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One and every living species rejoices if there was a significant rainy season. This blessing counts for man, plants and animals as well, since rain is very scares on this lonely rock. Water burst in to life and happiness on this arid Caribbean island which is notable everywhere. During this season dry river beds will carry the much needed liquid into fields, collecting holes and natural pound before it sinks in to the dry ground, evaporates or reaches the sea.
In our story this week we will talk about a bizarre looking prehistoric creature which emerges of very tiny eggs and starts to swim around in these seasonal pounds of our desert island, egg which can stay dormant for many decades awaiting the downpour. These tiny creatures of approximately 4.5 to 5 cm from head to tail will reach matureness in 2 to 3 weeks and will live about 6 to 12 weeks in the wild and 10 to 13 weeks in captivity. Locals know these tiny creatures under the name Hobo hobo or Hobi in Papiamento.
However many people confuses these with tadpoles, but these animals do not have nothing to do with frogs or any other amphibians present on the island but are prehistoric fresh water crustaceous or shrimps known as Triops or popularly as tadpole shrimp in English. Most Triops are hermaphrodites, meaning they can fertilize their own eggs.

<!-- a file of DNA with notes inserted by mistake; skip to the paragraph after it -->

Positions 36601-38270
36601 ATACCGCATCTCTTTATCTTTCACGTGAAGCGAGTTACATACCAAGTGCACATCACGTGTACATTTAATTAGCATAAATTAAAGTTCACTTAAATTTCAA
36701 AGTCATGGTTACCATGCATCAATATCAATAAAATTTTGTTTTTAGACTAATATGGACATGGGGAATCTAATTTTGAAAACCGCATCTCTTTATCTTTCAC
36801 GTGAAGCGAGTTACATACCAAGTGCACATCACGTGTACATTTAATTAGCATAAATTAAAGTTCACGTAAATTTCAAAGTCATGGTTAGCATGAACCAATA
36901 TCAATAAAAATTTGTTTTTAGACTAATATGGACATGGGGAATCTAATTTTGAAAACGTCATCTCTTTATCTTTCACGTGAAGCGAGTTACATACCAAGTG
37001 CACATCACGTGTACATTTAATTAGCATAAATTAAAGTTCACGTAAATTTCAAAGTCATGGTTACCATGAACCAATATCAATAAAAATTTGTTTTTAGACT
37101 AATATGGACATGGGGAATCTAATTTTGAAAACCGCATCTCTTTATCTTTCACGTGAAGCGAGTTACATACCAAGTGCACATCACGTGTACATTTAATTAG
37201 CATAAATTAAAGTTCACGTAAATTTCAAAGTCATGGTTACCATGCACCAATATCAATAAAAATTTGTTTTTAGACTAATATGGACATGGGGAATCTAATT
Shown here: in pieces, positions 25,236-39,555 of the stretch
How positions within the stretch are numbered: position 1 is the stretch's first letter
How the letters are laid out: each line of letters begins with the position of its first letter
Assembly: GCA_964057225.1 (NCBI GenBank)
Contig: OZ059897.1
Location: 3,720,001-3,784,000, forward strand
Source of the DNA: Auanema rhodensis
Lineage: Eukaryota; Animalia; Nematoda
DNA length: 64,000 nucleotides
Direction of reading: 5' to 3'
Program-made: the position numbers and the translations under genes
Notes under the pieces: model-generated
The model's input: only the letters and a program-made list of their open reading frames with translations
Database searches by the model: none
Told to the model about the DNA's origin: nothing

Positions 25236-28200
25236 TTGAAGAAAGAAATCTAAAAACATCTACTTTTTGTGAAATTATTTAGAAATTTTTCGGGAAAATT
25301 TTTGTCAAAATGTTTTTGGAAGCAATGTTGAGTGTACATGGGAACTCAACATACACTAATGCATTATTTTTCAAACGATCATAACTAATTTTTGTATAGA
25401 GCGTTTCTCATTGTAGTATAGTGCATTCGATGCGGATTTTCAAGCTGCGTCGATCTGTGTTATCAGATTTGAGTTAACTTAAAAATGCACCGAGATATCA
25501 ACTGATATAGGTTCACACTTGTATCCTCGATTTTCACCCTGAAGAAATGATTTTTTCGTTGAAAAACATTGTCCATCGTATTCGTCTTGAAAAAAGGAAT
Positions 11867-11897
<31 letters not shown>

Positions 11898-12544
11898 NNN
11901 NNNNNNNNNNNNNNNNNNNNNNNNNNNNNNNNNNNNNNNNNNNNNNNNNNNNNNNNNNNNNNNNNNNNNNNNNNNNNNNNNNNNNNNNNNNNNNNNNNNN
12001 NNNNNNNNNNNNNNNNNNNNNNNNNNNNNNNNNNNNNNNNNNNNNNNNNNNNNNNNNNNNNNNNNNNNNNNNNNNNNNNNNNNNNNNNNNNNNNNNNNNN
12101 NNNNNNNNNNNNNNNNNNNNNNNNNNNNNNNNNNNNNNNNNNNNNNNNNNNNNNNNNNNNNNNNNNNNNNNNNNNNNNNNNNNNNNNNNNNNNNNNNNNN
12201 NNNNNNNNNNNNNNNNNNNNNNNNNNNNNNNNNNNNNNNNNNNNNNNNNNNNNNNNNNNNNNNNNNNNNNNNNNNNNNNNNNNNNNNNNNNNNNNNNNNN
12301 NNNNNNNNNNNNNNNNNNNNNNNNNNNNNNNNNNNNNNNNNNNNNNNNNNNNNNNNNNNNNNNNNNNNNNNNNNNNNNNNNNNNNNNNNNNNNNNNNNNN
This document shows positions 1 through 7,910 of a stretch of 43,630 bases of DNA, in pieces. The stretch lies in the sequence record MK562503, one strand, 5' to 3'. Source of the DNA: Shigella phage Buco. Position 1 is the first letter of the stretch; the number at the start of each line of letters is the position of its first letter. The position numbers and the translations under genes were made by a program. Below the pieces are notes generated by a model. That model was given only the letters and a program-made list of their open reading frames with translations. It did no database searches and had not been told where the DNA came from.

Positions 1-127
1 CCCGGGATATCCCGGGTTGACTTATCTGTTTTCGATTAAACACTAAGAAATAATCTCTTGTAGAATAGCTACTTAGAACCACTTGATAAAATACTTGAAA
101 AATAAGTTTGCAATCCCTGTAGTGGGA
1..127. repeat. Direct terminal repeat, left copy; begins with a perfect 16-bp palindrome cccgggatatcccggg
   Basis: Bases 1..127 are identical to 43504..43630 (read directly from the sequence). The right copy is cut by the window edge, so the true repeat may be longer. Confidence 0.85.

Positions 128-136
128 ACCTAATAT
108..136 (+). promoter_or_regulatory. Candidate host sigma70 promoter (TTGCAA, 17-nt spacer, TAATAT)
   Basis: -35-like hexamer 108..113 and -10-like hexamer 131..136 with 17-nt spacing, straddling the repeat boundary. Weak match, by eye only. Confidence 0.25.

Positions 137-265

The one we find on Aruba is called Triops longicaudatus by scientists. It looks much like a miniature horseshoe crab, whit an elongated, segmented body, a flattened shield-like olive or brownish colored carapace which covers most part of its body, whit two long filaments on the end tail and whiskers like filaments on its face. Despite their potential contribution in mosquito control, limited evidence for their effectiveness in mosquito larval control is available. However, Triops are considered a pest in some countries.
It`s believed that egg could be carried by water fowl, in the mud that stick to their feet when feeding in pound and seasonal lake.
When I was a young kid I used to collect tadpoles and Hobo hobo that where abundant in every small hole or zone that could hold water after a seasonal downpour, but today they are really scares or not present, believing that development and the consequence erosion has scraped away much of the top soil contain the tiny eggs
To get to know more about Aruba’s origins, flora, fauna and cultural heritage, we recommend this private cultural encounter session that has been educating participants for decades. Mail us at firstname.lastname@example.org or Whatsapp + 297 592 2702 for an amazing native hour.